In case you leave the UK and, during your stay abroad, generate certain income or gains, you may be obliged to pay taxes on this income or gains if the following two conditions are cumulatively met: (i) you return to the UK within a time period of 5 years commencing on the date of your departure; (ii) you were a UK resident for at least 4 of the last 7 tax years before you moved abroad. The rules above are also known as temporary non-residence rules. Capital gains and losses realized by those who are temporary non-residents can be used to reduce gains of the same year, but they cannot be carried forward.
Although gains triggered on assets acquired during the period of non-residence are generally excluded from UK taxation, specific exceptions from this general rule apply. Those exceptions relate to assets acquired after departure from the UK, which is somehow connected with the previous residence period. Such gains are treated as chargeable in the applicable tax year return.
Also, capital gains that were held over or rolled over are clawed back if the recipient of the asset leaves the UK within a time period of six years, commencing immediately after the end of the tax year when the asset was disposed.
The UK tax authorities provide the following example of how the retrospective taxation of temporary non-residents works. Mr Smith lived his entire life in the UK, but left his homeland on the 25th of March 2016 to start employment abroad. He returned back to the UK on the 2nd of February 2021. On the 15th of September 2016, Mr Smith realized a chargeable gain on an asset he bought before he departed from the UK. The amount of the chargeable gain was GBP 35,000. Since (i) Mr Smith returned to the UK after less than 5 years from his departure and (ii) he stayed in the UK for at least 4 out of the 7 tax years immediately before his departure, Mr Smith will be subject to tax on the capital as mentioned earlier gain of GBP 35,000.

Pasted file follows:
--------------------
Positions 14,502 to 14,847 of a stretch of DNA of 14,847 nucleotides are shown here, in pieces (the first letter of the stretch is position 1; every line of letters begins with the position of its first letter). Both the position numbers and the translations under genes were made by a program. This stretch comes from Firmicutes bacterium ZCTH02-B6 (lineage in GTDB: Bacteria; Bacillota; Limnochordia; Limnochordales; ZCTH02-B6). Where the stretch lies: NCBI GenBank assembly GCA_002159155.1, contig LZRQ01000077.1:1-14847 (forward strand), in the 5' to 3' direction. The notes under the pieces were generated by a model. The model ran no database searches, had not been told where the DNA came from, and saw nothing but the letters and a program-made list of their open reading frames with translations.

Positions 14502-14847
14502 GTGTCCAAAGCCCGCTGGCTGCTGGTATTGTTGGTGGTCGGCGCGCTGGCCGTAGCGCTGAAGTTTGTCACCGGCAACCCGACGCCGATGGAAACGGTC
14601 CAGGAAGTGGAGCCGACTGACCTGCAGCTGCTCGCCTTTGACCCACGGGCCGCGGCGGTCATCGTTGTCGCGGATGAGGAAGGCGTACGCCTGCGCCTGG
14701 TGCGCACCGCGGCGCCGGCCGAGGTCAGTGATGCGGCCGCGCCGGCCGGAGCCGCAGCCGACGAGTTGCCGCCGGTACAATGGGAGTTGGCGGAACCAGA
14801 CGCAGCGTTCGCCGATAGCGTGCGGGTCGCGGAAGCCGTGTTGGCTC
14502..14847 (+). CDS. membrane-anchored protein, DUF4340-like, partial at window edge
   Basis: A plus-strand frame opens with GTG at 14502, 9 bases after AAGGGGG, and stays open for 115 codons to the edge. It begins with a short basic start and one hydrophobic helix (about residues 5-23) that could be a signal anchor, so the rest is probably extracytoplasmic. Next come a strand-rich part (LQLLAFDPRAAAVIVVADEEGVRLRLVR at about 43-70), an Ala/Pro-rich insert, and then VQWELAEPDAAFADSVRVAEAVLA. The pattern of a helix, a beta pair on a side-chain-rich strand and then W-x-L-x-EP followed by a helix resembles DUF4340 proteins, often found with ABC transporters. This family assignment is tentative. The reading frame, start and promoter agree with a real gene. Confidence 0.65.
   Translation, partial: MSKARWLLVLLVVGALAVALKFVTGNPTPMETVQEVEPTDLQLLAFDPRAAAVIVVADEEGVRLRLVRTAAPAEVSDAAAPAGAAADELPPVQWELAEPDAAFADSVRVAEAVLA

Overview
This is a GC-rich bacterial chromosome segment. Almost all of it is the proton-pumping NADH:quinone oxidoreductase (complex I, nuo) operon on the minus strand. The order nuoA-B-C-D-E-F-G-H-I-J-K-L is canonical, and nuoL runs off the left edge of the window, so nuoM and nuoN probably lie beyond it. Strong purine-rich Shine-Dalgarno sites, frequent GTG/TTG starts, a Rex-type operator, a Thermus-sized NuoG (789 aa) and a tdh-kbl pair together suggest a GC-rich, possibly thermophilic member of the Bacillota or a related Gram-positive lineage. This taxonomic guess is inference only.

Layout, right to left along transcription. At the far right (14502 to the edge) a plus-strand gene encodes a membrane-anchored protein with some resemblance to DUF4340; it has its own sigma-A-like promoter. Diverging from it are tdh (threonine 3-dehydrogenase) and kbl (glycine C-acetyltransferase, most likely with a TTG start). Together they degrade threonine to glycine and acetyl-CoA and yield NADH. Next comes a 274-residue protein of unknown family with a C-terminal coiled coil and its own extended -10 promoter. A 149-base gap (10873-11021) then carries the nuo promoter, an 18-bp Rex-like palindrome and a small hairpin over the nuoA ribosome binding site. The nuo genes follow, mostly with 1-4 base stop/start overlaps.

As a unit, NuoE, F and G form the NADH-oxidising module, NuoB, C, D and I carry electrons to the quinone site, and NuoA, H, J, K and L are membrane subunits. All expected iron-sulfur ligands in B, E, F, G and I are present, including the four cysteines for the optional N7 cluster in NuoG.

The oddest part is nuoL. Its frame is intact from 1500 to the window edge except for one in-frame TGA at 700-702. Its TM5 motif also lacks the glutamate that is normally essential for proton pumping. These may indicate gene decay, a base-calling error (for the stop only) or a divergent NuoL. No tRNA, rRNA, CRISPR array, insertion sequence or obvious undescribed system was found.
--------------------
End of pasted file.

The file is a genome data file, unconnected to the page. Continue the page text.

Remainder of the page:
Income that may be subject to retrospective taxes
As mentioned above, gains may be subject to retrospective taxes and certain types of income. These types include, without limitation:
- (i) certain lump sums paid under employer-financed retirement benefit schemes;
- (ii) gains from a life annuity, life insurance, or capital redemption policies;
- (iii) distributions paid by close companies of which the taxpayer is an associate or a material participator;
- (iv) offshore income gains (subject to certain exceptions);
- (v) foreign income that is chargeable on a remittance basis of assessment and is remitted to the UK in the temporary non-residence period;
- (vi) certain lump sums paid by UK pension schemes;
- (vii) loans to participators of close companies that are written off or released but are not taxable at that time due to the terms of a double tax treaty; and
- (viii) withdrawals from the so-called flexible pension funds.
Avoid the UK retrospective taxes
If you would like to avoid the UK retrospective taxes, you need to make sure you do not return to the UK within a time period of five years commencing on the date of your departure. Therefore, it is necessary to plan your visit abroad well. If you would like to visit UK a few times during the five years after you departure, you need to ensure that you have evidence proving that your visits were short and, during the time of those visits, you were a resident of another country.
Suppose you plan to return to the UK after the expiration of a time period of five years. In that case, you may consider disposing of your assets during the time when you are a non-resident (but not a temporary non-resident). Such a disposal may be beneficial if it will be subject to capital gains taxes which are lower than the UK capital gains taxes.
Thus, you will “free” the gains from those assets from the UK tax jurisdiction. However, please note that the disposition of certain UK assets is subject to capital gains taxes even if non-residents make it. For instance, disposals of UK residential property by non-resident individuals or companies are taxable at the highest rate of capital gains tax, irrespective of the owner’s residence.